The definition and meaning of Imports are goods or services of foreign origin that are brought into a country. If you are an American citizen living in the USA and buy a car that is made in Japan, you and your country are the importers, while the Japanese car factory and Japan itself are the exporters.
The opposite of imports are exports – goods and services that people, companies or other entities make in their home country and sell abroad.
When a nation imports more than it exports it is said to have a trade deficit. If exports are greater than imports it has a trade surplus. The USA and UK have for decades had large trade deficits, while Japan, China and Germany have enjoyed enormous trade surpluses.
According to the balance.com: “The meaning of Imports are goods and services that are bought by residents, governments or businesses of a country, but made outside of the country. It doesn’t matter what the goods or services are, or how they are sent.”
Something is an import if it came in from abroad for sale, regardless how it arrived, it may have come by post, ship, car, truck, email, in the suitcase of a passenger, or even on the back of a load-bearing animal crossing the border.
Why do countries import?
There are many reasons why a country may import:
– Free Market: if a nation’s government and its people believe in a free-market economy, goods and services from abroad will be allowed to come in and compete against domestic providers.
Apart from boosting quality and price which results from healthy competition, consumers at home also enjoy a wide selection to choose from.
– Raw Materials: many countries, such as Japan, need raw materials for the products they make and sell at home and abroad. They need to import the raw materials to make those goods, because either they do not exist in their country or there is not enough.
– Not produced at home: many imports occur because the country does not produce a good or service. For example, Dubai imports virtually all its automobiles because it is unable to satisfy demand with domestic production.
– Monopolies: imports bring competition into a country where a monopoly exists for certain products or services.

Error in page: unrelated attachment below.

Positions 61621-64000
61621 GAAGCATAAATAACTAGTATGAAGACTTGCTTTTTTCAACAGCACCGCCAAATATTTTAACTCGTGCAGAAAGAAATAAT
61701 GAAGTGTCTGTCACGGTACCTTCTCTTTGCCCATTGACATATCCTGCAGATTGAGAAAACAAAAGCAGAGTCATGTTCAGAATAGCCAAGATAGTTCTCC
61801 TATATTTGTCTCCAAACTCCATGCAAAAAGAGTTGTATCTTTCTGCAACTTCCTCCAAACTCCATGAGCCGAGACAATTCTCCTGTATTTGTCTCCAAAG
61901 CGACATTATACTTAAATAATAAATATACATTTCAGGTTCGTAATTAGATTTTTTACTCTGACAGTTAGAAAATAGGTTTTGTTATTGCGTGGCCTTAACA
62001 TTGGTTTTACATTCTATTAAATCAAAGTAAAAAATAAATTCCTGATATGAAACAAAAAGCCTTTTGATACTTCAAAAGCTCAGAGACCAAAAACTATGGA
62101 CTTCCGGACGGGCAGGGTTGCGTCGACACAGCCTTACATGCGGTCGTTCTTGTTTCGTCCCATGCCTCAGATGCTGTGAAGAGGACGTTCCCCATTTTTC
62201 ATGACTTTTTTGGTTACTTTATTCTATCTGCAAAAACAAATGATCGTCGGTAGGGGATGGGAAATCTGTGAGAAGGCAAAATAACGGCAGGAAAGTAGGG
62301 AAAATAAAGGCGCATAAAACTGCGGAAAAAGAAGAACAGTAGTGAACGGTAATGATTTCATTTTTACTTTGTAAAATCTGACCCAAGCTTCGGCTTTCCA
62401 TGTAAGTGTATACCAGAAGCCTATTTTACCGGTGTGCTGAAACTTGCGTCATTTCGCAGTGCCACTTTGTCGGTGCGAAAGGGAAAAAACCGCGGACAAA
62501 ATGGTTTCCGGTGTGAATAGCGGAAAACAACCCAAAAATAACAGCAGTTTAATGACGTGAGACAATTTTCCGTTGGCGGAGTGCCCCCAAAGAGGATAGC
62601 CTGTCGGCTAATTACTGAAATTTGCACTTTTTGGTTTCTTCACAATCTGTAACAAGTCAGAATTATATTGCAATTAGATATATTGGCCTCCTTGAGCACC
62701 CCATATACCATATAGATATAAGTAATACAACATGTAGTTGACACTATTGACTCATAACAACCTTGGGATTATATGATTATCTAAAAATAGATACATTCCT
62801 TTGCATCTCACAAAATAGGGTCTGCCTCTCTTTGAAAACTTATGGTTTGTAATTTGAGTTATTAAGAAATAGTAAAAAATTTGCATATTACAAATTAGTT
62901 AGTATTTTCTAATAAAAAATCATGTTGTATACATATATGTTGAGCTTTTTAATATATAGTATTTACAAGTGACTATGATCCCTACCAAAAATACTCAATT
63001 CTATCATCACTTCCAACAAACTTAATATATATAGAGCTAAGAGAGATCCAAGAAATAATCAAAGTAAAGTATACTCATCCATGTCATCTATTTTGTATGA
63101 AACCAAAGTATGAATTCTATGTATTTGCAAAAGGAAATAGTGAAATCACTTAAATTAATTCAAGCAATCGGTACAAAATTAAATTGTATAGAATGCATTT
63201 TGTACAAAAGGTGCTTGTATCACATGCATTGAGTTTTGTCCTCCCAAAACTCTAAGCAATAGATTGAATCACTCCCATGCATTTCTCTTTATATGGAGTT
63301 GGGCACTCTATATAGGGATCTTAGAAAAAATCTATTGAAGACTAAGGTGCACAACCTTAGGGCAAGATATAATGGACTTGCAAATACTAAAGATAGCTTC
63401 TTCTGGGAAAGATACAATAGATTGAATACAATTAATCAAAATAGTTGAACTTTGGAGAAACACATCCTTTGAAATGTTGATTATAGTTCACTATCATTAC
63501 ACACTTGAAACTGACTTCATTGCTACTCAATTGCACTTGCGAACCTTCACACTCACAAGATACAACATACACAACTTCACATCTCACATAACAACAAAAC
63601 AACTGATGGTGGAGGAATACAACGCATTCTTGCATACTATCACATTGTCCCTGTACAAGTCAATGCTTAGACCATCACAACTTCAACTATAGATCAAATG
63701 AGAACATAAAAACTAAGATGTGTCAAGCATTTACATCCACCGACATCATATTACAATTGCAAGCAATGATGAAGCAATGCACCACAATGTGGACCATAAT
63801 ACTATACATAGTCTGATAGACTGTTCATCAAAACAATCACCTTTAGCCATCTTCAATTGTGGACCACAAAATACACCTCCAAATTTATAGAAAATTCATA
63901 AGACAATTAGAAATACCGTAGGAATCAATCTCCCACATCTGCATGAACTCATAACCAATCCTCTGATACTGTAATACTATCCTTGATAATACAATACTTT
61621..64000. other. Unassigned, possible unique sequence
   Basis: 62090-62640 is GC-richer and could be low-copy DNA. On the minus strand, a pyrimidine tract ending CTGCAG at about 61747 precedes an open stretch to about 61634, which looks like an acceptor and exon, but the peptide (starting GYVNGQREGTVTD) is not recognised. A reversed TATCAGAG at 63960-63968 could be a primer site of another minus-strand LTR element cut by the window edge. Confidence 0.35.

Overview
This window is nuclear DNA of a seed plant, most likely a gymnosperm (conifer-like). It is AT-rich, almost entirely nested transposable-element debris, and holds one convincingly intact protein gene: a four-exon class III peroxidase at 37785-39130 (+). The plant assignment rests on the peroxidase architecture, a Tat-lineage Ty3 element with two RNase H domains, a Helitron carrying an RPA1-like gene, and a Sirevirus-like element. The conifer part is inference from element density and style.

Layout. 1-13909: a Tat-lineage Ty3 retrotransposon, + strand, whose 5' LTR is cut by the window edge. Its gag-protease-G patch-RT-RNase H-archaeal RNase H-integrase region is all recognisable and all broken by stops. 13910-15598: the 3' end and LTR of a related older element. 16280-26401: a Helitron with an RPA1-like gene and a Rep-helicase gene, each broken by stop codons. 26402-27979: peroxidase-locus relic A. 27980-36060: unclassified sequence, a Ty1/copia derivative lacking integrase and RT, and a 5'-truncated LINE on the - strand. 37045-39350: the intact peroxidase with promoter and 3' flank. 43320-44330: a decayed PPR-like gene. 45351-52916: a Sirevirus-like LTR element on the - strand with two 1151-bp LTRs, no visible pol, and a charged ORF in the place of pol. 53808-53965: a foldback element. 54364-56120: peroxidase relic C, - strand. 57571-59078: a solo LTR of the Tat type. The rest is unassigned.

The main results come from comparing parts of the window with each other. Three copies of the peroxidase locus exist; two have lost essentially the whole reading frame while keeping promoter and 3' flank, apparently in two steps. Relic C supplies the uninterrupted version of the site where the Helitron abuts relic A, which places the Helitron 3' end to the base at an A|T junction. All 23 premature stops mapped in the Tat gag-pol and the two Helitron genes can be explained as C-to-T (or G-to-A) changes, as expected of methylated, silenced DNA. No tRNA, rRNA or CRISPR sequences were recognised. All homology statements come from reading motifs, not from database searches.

American and British imports have far exceeded exports for decades, while in Japan and Germany it has been the other way round. Twenty years ago, emerging economies such as China and Mexico would have struggled to appear in the top fifteen. (Data Source: Wikipedia, imports 2015)
Blocking imports bad for the economy
Sometimes smaller or younger domestic producers may complain about imports, arguing that they do not give them a chance to grow because the competition is too strong.
However, blocking trade in favor of national companies – protectionism – has been shown in the long run to undermine the overall economy. When protectionism sets in, trade wars ensue, unemployment eventually rises, and wealth creation diminishes.
The Venezuelan economy today is suffering from economic shrinkage, alarming shortages of basic items, nationwide power cuts, unemployment, and growing social unrest because its government has pursued a policy of protectionism and nationalization for over a decade.
The world’s greatest trading nations – with high relative exports and imports – are also the richest. Japan, Germany, the Netherlands, and Hong Kong have very high international trade volumes per head of the population, while those of Venezuela and Zimbabwe are comparatively low.
In international trade, imports and exports are limited by quotas and mandates from the customs authorities of each country.
The importing nation may impose a tariff – an international trade tax – on the products.
Some countries have special trade deals which specify what goods can be freely traded and which ones cannot.
There are several free-trade areas in the world where imports and exports by member states are limitless.
The 27 nations of the European Union can trade with each other freely – there are no tariffs or quotas. The same occurs within NAFTA (North American Free Trade Agreement), which consists of three member states – the USA, Canada and Mexico.
The USA is still a major importer of crude and refined petroleum. However, thanks to hydraulic fracturing the country is well on the way to becoming a net oil exporter. (Data Source: atlas.media.mit.edu)
Types of importers
Worldwide, there are three main types of importers:
– Those seeking out any product around the world to import and sell to a domestic consumer.
– Those looking for sourcing abroad to get their products at the cheapest price possible.
– Those that use foreign sourcing as part of their worldwide supply chain.
The term ‘Direct imports’ refers to buying products abroad directly from the producer, and thus bypassing the local supplier or ‘middle-man’. Major retailers like Wal-Mart in the USA and Tesco in the UK are large-scale direct importers.
The UK’s top import origins are Germany ($100bn), China ($62.7bn), the Netherlands ($50.7bn), the US ($44.4bn) and France ($41.5bn). (Data Source: atlas.media.mit.edu)
Because the so-called ‘middle-man’ is taken out of the equation, the retailer is able to get its product at a lower price.
The USA is the world’s largest consumer of imports – the largest importer. In 2014, it imported $2,380,000,000,000’s worth of goods and services. China was the second-largest importer, followed (in order) by Germany, Japan, the UK, France, Hong Kong and South Korea.
In Latin America, Mexico (pop: 129 million) imports considerably more than Brazil (pop: 210 million). In 2014, Mexico imported goods and services to the value of $407.1 billion compared to Brazil’s $241.9 billion. The Mexican economy relies heavily in international trade, while Brazil’s is relatively protectionist.
Video – Introduction to International Trade
This video provides an interesting introduction to international trade – the exchange of capital, goods and services across international borders, i.e. imports and exports.